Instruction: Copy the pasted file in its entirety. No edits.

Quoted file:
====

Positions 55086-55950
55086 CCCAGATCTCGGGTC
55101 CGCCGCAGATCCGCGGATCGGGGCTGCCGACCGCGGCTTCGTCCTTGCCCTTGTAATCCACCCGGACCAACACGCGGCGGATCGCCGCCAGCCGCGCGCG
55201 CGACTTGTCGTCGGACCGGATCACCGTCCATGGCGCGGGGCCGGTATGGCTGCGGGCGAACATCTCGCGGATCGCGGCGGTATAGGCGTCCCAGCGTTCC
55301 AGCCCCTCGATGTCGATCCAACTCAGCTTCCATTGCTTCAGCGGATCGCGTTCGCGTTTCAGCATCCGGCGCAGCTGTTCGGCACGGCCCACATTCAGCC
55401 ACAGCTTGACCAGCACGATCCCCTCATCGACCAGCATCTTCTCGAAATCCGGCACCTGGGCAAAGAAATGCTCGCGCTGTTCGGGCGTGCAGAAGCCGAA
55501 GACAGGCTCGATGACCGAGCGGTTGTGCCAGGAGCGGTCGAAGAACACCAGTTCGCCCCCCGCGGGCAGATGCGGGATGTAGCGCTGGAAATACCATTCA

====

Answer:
Positions 55086-55950
55086 CCCAGATCTCGGGTC
55101 CGCCGCAGATCCGCGGATCGGGGCTGCCGACCGCGGCTTCGTCCTTGCCCTTGTAATCCACCCGGACCAACACGCGGCGGATCGCCGCCAGCCGCGCGCG
55201 CGACTTGTCGTCGGACCGGATCACCGTCCATGGCGCGGGGCCGGTATGGCTGCGGGCGAACATCTCGCGGATCGCGGCGGTATAGGCGTCCCAGCGTTCC
55301 AGCCCCTCGATGTCGATCCAACTCAGCTTCCATTGCTTCAGCGGATCGCGTTCGCGTTTCAGCATCCGGCGCAGCTGTTCGGCACGGCCCACATTCAGCC
55401 ACAGCTTGACCAGCACGATCCCCTCATCGACCAGCATCTTCTCGAAATCCGGCACCTGGGCAAAGAAATGCTCGCGCTGTTCGGGCGTGCAGAAGCCGAA
55501 GACAGGCTCGATGACCGAGCGGTTGTGCCAGGAGCGGTCGAAGAACACCAGTTCGCCCCCCGCGGGCAGATGCGGGATGTAGCGCTGGAAATACCATTCA